New Products

Hasselblad Intros XCD 1,9/80, XCD 2,8/65 and XCD 2,8/135 Telephoto Lenses

Company offers three new medium-format lenses, including their fastest iris ever, plus a new 1.7x tele-extender. 

David Alexander Willis

Company offers three new medium-format lenses, including their fastest iris ever, plus a new 1.7x tele-extender. 

Joining a new lens that features Hasselblad’s largest aperture available, the XCD lens family for the X1D-50c mirrorless medium format and other X1D cameras has expanded to a total of nine focal lengths.

The current Hasselblad XCD medium-format lens line.

Adding Hasselblad XCD 1,9/80, XCD 2,8/65 and XCD 2,8/135 telephoto as well as dedicated Hasselblad 1.7x Converter, the three lenses and coverage expander come hot on the heels of the company’s widest available focal length, the $3,750 or the XCD 4/21, a 21mm (f.4), released last May.

The Hasselblad XCD 4/21, their widest lens.

The Hasselblad XCD 1,9/80 offers an aperture at (f1.9) for their shallowest focus yet. Alongside precise manual focus, there is a twin motor drive for autofocus performance. Optical construction and rigorous calibrations mitigate the poor bokeh results seen in high-aperture lenses with aspherical designs. Designed for portrait, nature and product photography, the XCD 80mm gives an equivalent view of 63mm on full-frame sensors for enhanced subject isolation and very shallow depth of field.

The XCD 1,9/80 with largest iris available in a Hasselblad lens.

Offered as a standard focal length choice for Hasselblad X System users, the XCD 2,8/65 gives 50mm in 35mm equivalence, similar in field of view to that of typical human vision. With (f2.8) maximum aperture and 0.5m (20") minimum focusing distance, Hasselblad suggests it as a versatile solution for general, street and reportage work.

Hasselblad's XCD 2,8/65.

Medium-format in still photography refers to a sensor of film plane with dimensions larger than 35mm film, called full-frame, or large-format in motion-picture photography. Large-format in still photography would be larger than 4"x5".

“Hasselblad’s large sensors mean a higher pixel count and a larger pixel size," according to the press release. "With larger pixels, more light is recorded, enabling the sensor to provide better light gathering power. Combining this light gathering power, the sensor’s very low noise level and Hasselblad’s world-renowned image processing delivers an immense dynamic range, producing the stunning, life-like image quality of Hasselblad medium format files.

"To illustrate a comparison, Hasselblad’s 50MP CMOS sensor delivers a pixel size of 5.3 microns and the H6D-100c’s 100MP sensor delivers a pixel size of 4.6 microns; compared with Hasselblad’s 50MP CMOS sensor, a similar resolution 35mm format camera would have a pixel size of around 4.14 microns, giving the Hasselblad a 64% increase in light-gathering power.”

Growing their range of telephotos, the XCD 2,8/135 and X Converter 1,7 is available in paired kit or simply as standalone lens option. The Hasselblad XCD 135mm and X Converter 1,7 were designed as a cohesive unit to ensure the maximum image quality when the teleconverter is used. Without teleconverter, the XCD 135mm has constant aperture range of (f2.8-32), minimum focus at 1m (40"), and and field of view similar to 105mm. Starting at (f4.8) iris, the X Converter 1,7 extends coverage to 230mm, or 178mm in equivalence.

The Hasselblad XCD 2,8/135 telephoto.

Including the three newest models, each XCD lens in the line has integral central shutter for exposure times from 60 minutes to 1/2000s. For still photography, full-flash synchronization is available throughout the entire range of shutter speeds.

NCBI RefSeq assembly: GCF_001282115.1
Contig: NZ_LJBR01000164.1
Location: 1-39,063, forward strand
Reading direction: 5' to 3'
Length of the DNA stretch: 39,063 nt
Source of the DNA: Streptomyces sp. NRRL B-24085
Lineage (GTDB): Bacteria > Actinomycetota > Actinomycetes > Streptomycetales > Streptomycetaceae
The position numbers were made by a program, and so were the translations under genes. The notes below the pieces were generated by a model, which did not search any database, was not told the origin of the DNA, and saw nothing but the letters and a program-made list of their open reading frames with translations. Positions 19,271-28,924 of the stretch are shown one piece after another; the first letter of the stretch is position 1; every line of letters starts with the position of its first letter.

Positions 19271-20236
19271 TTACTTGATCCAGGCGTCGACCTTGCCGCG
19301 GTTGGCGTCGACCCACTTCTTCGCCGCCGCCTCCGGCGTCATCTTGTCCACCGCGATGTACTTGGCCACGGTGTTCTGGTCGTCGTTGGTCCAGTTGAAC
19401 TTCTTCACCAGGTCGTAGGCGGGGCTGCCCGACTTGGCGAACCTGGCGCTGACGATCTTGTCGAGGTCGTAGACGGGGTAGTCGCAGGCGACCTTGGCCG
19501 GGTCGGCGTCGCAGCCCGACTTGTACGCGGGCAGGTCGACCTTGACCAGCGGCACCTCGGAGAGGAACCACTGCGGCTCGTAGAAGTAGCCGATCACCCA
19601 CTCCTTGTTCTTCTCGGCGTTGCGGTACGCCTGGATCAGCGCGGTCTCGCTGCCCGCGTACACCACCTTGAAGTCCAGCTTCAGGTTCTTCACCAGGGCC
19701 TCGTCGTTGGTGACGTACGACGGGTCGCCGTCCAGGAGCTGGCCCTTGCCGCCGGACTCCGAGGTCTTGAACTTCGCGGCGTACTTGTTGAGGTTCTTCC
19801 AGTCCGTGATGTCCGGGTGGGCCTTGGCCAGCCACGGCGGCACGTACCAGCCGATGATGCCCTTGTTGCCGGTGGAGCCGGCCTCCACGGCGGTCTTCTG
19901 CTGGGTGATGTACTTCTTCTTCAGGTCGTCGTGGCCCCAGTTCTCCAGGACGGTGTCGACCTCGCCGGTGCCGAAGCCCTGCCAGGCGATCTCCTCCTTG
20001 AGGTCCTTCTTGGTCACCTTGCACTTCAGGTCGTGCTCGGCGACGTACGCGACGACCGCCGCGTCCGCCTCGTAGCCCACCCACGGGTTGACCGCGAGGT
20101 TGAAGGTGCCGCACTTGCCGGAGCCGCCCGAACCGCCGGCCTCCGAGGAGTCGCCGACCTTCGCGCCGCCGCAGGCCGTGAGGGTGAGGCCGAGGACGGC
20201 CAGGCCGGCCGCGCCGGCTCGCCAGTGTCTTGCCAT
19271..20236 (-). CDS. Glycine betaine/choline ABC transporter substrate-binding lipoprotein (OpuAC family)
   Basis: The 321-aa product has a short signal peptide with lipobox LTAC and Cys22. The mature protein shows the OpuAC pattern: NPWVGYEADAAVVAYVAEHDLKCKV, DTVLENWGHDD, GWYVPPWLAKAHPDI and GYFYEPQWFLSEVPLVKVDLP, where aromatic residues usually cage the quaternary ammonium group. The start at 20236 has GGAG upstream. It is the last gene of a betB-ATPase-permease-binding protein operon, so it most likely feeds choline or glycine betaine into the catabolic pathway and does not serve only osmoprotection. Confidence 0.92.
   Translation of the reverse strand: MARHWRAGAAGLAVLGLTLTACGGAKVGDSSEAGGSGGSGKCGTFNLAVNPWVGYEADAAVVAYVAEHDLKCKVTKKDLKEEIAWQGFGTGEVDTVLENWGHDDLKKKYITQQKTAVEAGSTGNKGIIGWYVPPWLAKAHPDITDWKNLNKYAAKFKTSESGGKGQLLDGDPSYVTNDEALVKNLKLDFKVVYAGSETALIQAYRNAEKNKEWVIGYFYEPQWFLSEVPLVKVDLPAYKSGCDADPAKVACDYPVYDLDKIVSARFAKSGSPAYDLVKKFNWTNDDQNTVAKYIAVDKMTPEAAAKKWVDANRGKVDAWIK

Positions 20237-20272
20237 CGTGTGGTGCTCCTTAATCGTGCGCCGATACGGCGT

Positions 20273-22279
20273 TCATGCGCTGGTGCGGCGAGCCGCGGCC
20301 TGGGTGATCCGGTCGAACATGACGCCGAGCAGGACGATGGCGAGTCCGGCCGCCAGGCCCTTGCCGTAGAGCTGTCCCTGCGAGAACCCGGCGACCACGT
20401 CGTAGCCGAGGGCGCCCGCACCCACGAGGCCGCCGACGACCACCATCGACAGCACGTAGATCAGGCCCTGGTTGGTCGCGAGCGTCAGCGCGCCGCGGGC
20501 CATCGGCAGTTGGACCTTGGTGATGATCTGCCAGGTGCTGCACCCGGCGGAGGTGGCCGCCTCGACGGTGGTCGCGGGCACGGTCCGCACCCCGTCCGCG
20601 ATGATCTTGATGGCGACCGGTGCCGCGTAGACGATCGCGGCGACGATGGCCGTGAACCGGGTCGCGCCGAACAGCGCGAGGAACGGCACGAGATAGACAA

Shipping in December of 2018, the $4,845 Hasselblad XCD 80mm, $2,750 XCD 65mm, and $4,050 XCD 135mm lenses are available for preorder. The XCD 135mm lens with X Converter 1,7 has list price of $4,845.

The Hasselblad 1.7x Converter for the XCD 2,8/135 telephoto lens.

In 2016, Hasselblad launched their first mirrorless medium-format digital camera system, the X1D, now succeeded by the X1D-50c. Previously, the five native Hasselblad XCD lenses covered a range of 21-120mm. With 1920 x 1080 at 25fps, the X1D series will also support Hasselblad’s HC/HCD and XPan Lenses.

In August, they released the $249 XV Lens Adapter to mount more than 60 focal lengths in the V System of lenses, currently covering a range of 30-500mm. It also extends compatibility to the full line of C, CB, CF, CFI, CFE, F and FE lenses using the X1D-50c’s electronic shutter feature.

Hasselblad H6D-100c digital back as option for Alpa medium-format cameras with Arri PL, Pentax 67 and Canon EF mounts.

Capable of up to 3840 x 2160p capture at 30 fps and HD in H.264 at 25 fps, Zurich’s Alpa recently announced the Hasselblad H6D-100c digital back as a kit option for their Alpa line of medium-format cameras. Alpa’s “Platon” models are designed for Arri PL and Canon EF lenses with an adaptor for Pentax 67 format planned. Announced last June, there is an HXD adaptor for Hasselblad X-cameras to use ALPA/Rodenstock optics from 32 to 180 mm on the Hasselblad X1D already available.

Headquartered in Gothenburg, Sweden, global offices in New York, London, Tokyo, Paris, Copenhagen, Hamburg and Shenzhen join distributors worldwide. Founded in 1941, Hasselblad cameras have been used by clients like NASA for historic moments as defining as the first Moon landing. 

At Photokina (Sept 26-29), in Cologne, Germany, they published the Hasselblad Masters Volume 6: Innovate print book, a bi-annual compilation of photography from the the Hasselblad Masters competition. 

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Hasselblad lens specs, sample images, and more info:

XCD 1,9/80
XCD 2,8/65
XCD 2.8/135
XCD 4/21

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